Word for the Week
Short reflections on Bible passages, with a frontline focus...
What do you people mean by quoting this proverb about the land of Israel:
‘The parents eat sour grapes,
and the children’s teeth are set on edge’?
As surely as I live, declares the Sovereign LORD, you will no longer quote this proverb in Israel. For everyone belongs to me, the parent as well as the child – both alike belong to me. The one who sins is the one who will die.
I prayed to the LORD my God and confessed:
‘Lord the great and awesome God, who keeps his covenant of love with those who love him and keep his commandments, we have sinned and done wrong. We have been wicked and have rebelled; we have turned away from your commands and laws. We have not listened to your servants the prophets, who spoke in your name to our kings, our princes and our ancestors, and to all the people of the land.
He has shown you, O mortal, what is good.
And what does the LORD require of you?
To act justly and to love mercy
and to walk humbly with your God.
When three young black men missed penalties in the recent Euro Final, the online racial abuse that followed was as inevitable as it was tragic.
We all agree that this sort of racial injustice needs rectifying, and that to do so might require punitive measures.
But who’s to blame? Those who wrote the posts? Social media companies who know how their platforms are used and yet fail to act? How about the wider culture of the UK – of which we’re all a part – which grows division and exacerbates tension?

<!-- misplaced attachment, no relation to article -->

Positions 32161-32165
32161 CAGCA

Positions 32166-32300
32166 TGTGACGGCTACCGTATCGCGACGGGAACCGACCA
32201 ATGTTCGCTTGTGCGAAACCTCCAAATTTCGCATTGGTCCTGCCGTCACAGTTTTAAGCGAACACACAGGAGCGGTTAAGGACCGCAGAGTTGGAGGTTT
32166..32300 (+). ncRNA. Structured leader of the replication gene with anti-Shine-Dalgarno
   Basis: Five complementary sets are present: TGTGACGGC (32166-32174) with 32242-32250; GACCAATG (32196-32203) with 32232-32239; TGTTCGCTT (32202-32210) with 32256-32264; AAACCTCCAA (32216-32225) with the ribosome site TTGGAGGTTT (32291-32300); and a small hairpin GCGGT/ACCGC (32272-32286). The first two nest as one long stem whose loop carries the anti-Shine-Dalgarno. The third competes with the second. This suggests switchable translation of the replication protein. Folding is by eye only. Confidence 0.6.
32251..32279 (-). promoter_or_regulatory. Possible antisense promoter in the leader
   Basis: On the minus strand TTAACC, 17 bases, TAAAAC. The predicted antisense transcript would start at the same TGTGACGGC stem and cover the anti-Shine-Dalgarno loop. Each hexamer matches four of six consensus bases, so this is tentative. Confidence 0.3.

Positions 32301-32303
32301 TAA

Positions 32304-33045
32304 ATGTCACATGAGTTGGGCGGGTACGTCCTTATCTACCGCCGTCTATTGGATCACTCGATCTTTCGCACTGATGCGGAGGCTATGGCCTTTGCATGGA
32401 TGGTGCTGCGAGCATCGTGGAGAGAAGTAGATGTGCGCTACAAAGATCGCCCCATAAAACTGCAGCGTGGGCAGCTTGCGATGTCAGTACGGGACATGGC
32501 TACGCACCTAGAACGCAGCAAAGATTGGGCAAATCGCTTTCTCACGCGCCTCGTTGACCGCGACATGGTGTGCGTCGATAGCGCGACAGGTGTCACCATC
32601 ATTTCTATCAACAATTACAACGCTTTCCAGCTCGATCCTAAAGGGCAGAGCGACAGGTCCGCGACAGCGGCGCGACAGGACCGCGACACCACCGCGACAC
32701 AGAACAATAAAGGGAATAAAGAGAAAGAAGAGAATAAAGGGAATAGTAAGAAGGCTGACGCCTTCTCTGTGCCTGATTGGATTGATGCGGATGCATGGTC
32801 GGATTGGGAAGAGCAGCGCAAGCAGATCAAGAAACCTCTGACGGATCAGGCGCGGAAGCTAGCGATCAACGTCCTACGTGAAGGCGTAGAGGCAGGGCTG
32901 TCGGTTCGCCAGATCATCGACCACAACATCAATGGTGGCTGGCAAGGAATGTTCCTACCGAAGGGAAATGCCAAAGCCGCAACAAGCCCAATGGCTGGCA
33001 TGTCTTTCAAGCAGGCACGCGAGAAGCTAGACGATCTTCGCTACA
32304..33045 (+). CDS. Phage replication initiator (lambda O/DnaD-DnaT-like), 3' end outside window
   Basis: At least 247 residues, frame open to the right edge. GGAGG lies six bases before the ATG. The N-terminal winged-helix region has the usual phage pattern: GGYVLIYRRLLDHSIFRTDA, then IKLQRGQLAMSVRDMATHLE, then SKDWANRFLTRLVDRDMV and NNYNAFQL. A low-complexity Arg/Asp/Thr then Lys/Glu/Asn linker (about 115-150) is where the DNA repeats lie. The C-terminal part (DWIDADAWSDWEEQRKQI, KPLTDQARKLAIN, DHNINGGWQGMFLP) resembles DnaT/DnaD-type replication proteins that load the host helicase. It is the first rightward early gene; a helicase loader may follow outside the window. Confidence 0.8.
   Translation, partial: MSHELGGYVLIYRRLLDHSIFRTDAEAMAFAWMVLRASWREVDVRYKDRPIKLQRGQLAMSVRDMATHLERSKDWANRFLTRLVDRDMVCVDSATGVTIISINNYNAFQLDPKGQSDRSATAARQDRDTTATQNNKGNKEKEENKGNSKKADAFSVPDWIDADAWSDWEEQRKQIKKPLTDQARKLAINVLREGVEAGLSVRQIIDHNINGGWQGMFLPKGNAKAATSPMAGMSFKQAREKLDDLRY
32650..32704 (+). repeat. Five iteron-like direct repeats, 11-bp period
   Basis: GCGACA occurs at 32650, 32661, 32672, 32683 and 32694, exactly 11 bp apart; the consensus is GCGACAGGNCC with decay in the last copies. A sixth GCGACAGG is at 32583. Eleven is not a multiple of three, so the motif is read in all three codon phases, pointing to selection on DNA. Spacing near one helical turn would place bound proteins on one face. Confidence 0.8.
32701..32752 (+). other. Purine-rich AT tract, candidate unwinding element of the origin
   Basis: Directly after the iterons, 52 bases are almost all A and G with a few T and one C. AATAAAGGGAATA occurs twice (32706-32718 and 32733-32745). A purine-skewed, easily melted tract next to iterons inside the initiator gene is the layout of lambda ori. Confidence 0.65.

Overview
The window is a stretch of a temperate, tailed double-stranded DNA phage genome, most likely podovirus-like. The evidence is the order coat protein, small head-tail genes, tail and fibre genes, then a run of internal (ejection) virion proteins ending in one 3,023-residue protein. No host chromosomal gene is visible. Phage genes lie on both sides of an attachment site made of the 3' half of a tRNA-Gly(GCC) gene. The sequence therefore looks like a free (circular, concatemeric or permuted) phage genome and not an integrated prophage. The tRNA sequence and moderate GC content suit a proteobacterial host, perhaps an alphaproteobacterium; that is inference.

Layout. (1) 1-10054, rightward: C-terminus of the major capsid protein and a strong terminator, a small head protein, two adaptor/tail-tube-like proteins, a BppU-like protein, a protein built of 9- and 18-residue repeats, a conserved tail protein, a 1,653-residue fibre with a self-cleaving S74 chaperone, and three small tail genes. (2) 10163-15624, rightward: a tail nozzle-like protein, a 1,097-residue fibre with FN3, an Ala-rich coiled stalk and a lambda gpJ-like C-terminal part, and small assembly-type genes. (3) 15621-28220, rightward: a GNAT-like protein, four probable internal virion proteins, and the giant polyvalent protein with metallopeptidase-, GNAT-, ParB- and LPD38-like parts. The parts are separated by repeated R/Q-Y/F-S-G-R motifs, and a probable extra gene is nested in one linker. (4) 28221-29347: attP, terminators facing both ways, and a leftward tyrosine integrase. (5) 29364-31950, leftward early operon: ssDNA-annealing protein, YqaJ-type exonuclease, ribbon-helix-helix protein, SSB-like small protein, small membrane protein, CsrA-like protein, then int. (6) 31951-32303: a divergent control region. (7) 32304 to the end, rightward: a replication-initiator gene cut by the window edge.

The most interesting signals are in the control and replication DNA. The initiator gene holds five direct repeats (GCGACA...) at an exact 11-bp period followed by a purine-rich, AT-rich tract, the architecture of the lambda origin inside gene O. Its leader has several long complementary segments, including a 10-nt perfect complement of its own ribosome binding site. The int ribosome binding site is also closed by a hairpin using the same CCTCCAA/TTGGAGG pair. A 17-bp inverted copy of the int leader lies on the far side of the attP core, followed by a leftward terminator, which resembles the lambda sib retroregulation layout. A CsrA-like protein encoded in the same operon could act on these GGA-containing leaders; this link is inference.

We mustn’t excuse racially abusive individuals. But neither can we punish them without considering wider societal factors: the communities they grew up in, the rules of right and wrong they’ve been taught.
Instead, Scripture gives us a third way, where the weight of guilt is strongest for the individual who did wrong, but the whole community is also held responsible.
We see this in the prophets. God calls us to act justly, love mercy, and walk humbly, but so often we act unfairly, love judgment, and walk proudly away from our God. In response, in Ezekiel 18, God’s prophet speaks of the consequences for the individual who sins.
However, there’s also corporate punishment for a society that allows such sin to flourish – exile. And from that place of exile, Daniel confesses the rebellion of his people. Daniel is never recorded committing such sins himself – he was barely a teenager when the exile started – yet he still repents, realising his complicity as part of a disobedient community.
Daniel’s confession ends with a plea for God’s restoration. In the social sciences, restorative justice brings the victim, perpetrator, and wider community into communication, so everyone can play a role in repairing harm through repentance and forgiveness. This heals divides, and allows right relationships to be rekindled – much like biblical justice.
Whether we’re culpable on an individual or corporate level, how can we, practically, play our role within God’s restorative purposes in our everyday lives? Like Daniel, one way we can do this is prayer.
We might repent of our willing participation in broken systems of injustice, where our daily habits prioritise our convenience over other people’s welfare. Or we may intercede over unjust frontline situations, where an individual’s actions threaten peace. And as we kneel in prayer, may we find the wisdom and courage to stand as agents of God’s restorative justice, to act justly, love mercy, and walk humbly with him this week.
Editor, Word for the Week
What role might prayer play in God’s restorative purposes on your frontlines? Join in the conversation in the comments below.